Does the Nest Thermostat save you money on energy bills?

There's nothing magical about the Nest Thermostat. Not really, anyway. It's a little computer bolted to your wall and connected to your home internet is all.

Metal. Plastic. Wires. Maybe some ball bearings or something. (Everything good has ball bearings. It's a scientific fact.)

So magic? No. Able to save you money on your home energy bill? Most definitely.

I've used a Nest Thermostat for years. And the thing about it is this: It knows where you are. Or, more precisely, it knows where you're not. A big part of the Nest experience (and not just the Thermostat, but across all of its products at this point) is the Home/Away Assist feature. Just like it sounds, the Nest Thermostat can tell when you're home, and when you're away. And it adjusts itself accordingly.

When I'm home, my Nest Thermostat gently adjusts itself to my specifications. I can set minimum and maximum temperatures depending on whether the heat is on, or the air conditioning is cranked. (And where I am in Florida, it's not uncommon to have to flip between the two on a daily basis.) And in between those extremes, the Nest Thermostat starts to learn where I like the temperature to be when I want it to be there — and then it does the rest.

Let a Nest Thermostat shut things down when you're not home and you'll very quickly see its worth.

I've learned not to sweat the small stuff too much. If I'm a little hot, I turn the temperature down. If it's a little cool, I'll raise the heat a degree or two. If the Nest doesn't happen to guess right 100 percent of the time, there's a pretty good chance that I'm the problem. (At least I'm pretty sure that's the case in 2018, when all of these damned gadgets are smarter than me in the first place.)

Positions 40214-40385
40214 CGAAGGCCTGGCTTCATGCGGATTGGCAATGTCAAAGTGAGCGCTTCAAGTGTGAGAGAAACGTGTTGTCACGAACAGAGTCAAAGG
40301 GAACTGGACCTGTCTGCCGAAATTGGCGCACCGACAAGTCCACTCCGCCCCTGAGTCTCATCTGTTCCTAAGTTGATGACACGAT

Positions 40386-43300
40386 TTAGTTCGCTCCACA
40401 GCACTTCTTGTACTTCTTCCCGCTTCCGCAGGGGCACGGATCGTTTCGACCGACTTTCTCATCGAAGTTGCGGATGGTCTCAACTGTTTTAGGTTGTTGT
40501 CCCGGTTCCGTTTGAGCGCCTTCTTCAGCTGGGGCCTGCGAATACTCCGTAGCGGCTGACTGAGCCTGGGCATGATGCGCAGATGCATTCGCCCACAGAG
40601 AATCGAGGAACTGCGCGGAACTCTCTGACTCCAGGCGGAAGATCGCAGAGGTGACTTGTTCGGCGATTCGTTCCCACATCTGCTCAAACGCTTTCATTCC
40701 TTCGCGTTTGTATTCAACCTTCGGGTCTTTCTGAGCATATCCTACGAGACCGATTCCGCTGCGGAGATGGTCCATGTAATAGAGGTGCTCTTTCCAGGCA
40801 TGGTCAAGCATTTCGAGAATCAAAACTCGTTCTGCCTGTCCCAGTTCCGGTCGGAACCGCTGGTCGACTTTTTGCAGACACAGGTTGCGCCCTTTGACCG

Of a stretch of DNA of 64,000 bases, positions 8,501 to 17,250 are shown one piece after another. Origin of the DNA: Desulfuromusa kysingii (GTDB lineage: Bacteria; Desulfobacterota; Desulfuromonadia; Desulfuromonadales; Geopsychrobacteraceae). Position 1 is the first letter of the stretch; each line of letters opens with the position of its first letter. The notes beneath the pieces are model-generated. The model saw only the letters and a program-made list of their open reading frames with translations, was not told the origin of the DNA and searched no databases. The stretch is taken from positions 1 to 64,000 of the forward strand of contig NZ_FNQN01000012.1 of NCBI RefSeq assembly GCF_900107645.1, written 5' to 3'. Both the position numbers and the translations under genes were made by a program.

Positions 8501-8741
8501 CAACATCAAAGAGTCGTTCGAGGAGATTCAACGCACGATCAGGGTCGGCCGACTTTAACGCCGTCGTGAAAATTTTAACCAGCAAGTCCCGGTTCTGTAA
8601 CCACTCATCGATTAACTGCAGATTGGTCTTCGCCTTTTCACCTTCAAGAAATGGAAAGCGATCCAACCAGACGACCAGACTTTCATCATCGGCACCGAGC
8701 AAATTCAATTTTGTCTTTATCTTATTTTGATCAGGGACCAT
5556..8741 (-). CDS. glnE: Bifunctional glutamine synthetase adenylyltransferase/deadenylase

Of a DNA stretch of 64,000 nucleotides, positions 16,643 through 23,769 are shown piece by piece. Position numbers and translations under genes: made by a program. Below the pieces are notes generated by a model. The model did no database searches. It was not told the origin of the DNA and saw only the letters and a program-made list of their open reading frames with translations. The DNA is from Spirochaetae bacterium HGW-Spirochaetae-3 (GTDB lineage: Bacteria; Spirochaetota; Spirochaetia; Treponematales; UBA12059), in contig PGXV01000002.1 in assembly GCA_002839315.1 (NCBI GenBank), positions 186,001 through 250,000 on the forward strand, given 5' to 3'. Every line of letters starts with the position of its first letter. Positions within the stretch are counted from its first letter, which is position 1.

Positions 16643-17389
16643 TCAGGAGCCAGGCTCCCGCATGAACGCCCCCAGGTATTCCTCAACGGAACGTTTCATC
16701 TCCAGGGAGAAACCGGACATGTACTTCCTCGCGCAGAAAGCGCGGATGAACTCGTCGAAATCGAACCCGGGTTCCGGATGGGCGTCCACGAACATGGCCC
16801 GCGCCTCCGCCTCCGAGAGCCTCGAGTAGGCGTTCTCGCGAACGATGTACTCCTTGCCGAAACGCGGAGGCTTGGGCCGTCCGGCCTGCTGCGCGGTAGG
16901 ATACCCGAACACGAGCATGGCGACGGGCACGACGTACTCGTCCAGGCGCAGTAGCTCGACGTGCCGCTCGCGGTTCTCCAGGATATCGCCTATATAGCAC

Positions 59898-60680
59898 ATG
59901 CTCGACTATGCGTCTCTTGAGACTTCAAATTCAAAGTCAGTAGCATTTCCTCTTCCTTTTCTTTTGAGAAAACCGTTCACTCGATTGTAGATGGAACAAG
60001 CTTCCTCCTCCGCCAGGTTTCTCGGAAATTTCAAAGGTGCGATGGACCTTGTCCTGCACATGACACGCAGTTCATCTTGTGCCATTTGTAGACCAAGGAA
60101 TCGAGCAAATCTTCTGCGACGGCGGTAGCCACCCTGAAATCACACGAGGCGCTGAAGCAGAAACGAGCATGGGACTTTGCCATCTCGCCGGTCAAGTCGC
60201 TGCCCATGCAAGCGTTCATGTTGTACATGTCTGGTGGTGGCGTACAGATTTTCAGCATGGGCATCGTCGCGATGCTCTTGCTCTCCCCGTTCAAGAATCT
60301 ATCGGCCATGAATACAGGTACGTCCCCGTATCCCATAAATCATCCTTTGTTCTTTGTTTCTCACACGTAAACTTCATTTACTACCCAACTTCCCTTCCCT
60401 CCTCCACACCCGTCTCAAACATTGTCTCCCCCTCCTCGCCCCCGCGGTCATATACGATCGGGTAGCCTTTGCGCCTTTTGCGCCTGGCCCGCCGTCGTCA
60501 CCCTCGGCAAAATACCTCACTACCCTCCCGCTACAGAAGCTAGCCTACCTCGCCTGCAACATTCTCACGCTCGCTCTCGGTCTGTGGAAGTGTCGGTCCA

This sort of prediction can things in a more tolerable range while avoiding large swings and keeping the system on longer — which eats up a ton of energy.

But it's when I'm "Away" that the Nest Thermostat really earns its keep. You could have it switch the system of "Off," but that's not all that smart. Better would be to give it a range in which to stay. That's called "Eco" mode, and it ensures that my home doesn't get too hot or too cold while everyone's gone — but also that it's not wasting electricity keeping it perfectly comfortable while there's nobody home.

Consider: In the winter, Eco mode will let my house drop down to, say, 64 degrees when it recognizes there's nobody home. (Those of you in the North are scoffing right now, but stay with me.) Pets won't get too cold, but I also won't have to heat it up too terribly much once we return. In the summer, I'll let Eco mode get up to 78 degrees, and that way we don't have to cool off too terribly much, but neither are we wasting the A/C on an empty house.

Here's how Nest puts it:

Home/Away Assist uses your Nest products' activity sensors and your phone's location to tell when everyone has left your home. Your Nest Thermostat will wait a short while to make sure nobody's coming back, then it will switch to Eco Temperatures. When someone returns home, your thermostat will automatically switch back to your regular temperature schedule.

That's pretty basic stuff, right? It uses your phone's location in combination with the sensors on Nest products (the thermostats, Nest Protect smoke detector, and Nest cameras) to tell when you're at home. And then you've got minimums and maximums on temperature. But it's that ability to tell when we're home and when we're not that's made all the difference in the world. It means I don't have to worry about manually turning off the thermostat when I'm leaving the house. (Because I will forget. A lot.)

After even just a few months of owning a Nest Thermostat — whether you've opted for the grandaddy Nest, or the less-expensive Nest E, that sort of savings quickly becomes evident. How much you'll end up saving? Well, that's up to you. It's not magic.

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Phil Nickinson